Communications Issue 46 Contents Issue 47


Credit where credit is due

Professional wimp Feargal Sharkey manfully attempts to drum up some enthusiasm for Micronet. "I'd rather watch it than Coronation Street," was, alas, the best he could do.

THOSE OF you who've suffered from the notorious Catch 28 - or Camberley syndrome as it's known in the medical world - will be interested to hear that it works both ways. Not only does it take 28 days to receive goods from Sinclair, but it also takes Sinclair 28 days to sign a cheque for stuff it buys itself. And we all know what 28 days means ...

Fearless Freddy

So it's hats off to Freddy Vaccha of Digital Precision, who's been having a little spat with Slugger over whether letters of the alphabet - such as Q and L - constitute a proper trademark.

Freddy got his revenge when he received an order for 20 copies of his excellent QL Compiler. His reply was a model of its kind, beginning as it did with the words 'Since we only give credit to reputable companies ...

Gremlin reckons fellow sufferers owe Vaccha a Christmas card at the very least ...

Tudor Wallies

This month's tackiest freebie has to have been the mediaeval booze-up hosted by Mikro-Gen to launch Sir Fred. The lengthy banquet included entertainment from a fat man dressed as Henry VIII who spent much of the time making ribald jokes about a woman from What Micro? who only decided to go at the last minute and now wishes she hadn't.

The sight of Mikro-Gen supremo Mike 'Wally' Meek thumping the table to the strains of Wild Rover certainly got the stomach rumbling, and Gremlin supposes a good time was had by all.

It certainly beat the stale Bounty bar sent out with the press release for Three Weeks in Paradise, the latest Wally game. But what do you expect from the people who invented the original Bomber ...?

Vacant Commode

An altogether classier do was Activision's Little Computer People launch at Soho's Video Cafe. Self-confessed former Stoolball pro David Crane, who wrote the thing, explained how the little people are actually living inside Commode 64s, and all the program does is give them a house.

Commode users love this sort of thing, which makes no demands on either intellect or dexterity whatsoever. All you do is watch the little man go through his daily routine, and pretend Crane is a Cabbage Patch Kid in disguise ...

Teenage traumas

Talking of kids, Delta 4 seems to be undergoing an adolescent crisis at the moment. The success of the toned-down Bored of the Rings and heavily censored Robin of Sherlock under the Silversoft label has been causing ructions.

Virile and dynamic Fergus McNeil tells Gremlin he's sacked programmer Ian Willis after Ian demanded vast royalties for QL and BBC conversions, even though there's barely a byte laid down on tape.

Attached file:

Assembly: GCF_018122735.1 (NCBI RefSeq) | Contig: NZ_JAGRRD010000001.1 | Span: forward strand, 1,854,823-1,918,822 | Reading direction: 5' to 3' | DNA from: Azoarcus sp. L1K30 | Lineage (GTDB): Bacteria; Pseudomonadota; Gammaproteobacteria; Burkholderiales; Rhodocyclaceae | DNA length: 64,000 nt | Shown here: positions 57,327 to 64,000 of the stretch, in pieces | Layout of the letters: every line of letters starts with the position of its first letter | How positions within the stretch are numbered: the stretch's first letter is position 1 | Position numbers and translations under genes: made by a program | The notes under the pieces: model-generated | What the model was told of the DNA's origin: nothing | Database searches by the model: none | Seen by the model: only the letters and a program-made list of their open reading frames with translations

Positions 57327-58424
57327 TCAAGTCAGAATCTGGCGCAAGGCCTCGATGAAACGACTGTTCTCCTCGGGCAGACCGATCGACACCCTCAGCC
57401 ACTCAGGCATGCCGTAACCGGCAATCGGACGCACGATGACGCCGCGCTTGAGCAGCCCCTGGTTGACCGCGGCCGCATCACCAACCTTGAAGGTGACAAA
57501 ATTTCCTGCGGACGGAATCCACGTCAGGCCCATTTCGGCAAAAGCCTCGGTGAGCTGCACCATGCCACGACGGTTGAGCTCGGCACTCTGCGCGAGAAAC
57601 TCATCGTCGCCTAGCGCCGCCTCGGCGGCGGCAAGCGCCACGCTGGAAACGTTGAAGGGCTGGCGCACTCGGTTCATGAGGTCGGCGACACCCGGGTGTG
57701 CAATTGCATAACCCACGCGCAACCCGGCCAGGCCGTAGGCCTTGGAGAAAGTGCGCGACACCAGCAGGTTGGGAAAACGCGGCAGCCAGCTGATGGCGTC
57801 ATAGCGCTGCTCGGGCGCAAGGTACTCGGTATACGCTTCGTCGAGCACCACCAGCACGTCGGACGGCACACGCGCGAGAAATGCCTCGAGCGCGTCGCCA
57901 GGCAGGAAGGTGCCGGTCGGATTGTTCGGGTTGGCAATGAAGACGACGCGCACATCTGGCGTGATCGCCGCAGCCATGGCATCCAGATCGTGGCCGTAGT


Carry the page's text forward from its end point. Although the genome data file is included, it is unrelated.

"He smashed up Delta 4 equipment and made a murderous attack on Mr McNeill's life," says the Casanova of the lower sixth.

While we wait for further developments, Gremlin offers a crumpled flyer to the first reader who can decipher Fergus' message to the world hidden on Bored of the Rings. It explains a lot ...

End of a Legend?

What's happened to Legend? For the last couple of months we've heard nothing but boss John Peel's famous imitation of an answering machine.

David White and Steve Smith of Saga prove they'll do anything for a quid as they attempt to raise money to pay off David's latest speeding fines.

Ace reporter 'Ligger' Edgeley managed to track the shy publisher of Valhalla and Komplex to his ex-directory lair after 45 minutes of hard bargaining with the telephone operators.

"No comment," revealed Peel, exclusively to Sinclair User.

Gremlin, on the other hand, can say with some authority that Peel has been touting his latest game, Komplex City, in the direction of any software house - budget or otherwise - willing to take it ...

Own goal

Baked bean promoter Yawn Computing (Gremlin, November) has produced another first in computer mag advertising.

The yawners have hired the services of Luther Blisset - the alleged Watford striker, whose vast knowledge of home computers is legendary - to promote their rag. "When it comes to software, I like to be first on the ball," says Luther.

We wait with bated breath for the latest Elton John single extolling the virtues of magazine publishing in Croydon - Sad Hacks Say Too Much ...

Think tank

Congratulations are due to Chris 'Lunchbreaks' Bourne for winning a bottle of Scotch from Ariolasoft - a prize dear to his pickled heart. Lunchbreaks, whose passion for boring strategy games is only matched by his passion for boring everybody else, achieved this by being the only person to beat designer David Bishop at his new game Think!

Among the hacks left standing was Jack Schofield, who writes a tedious weekly column about word-processing and other ... well, usually about word-processing, in the Guardian. One wonders what he was there for?

Well, he didn't get the Scotch, anyway ...

Communications Issue 46 Contents Issue 47

Sinclair User
January 1986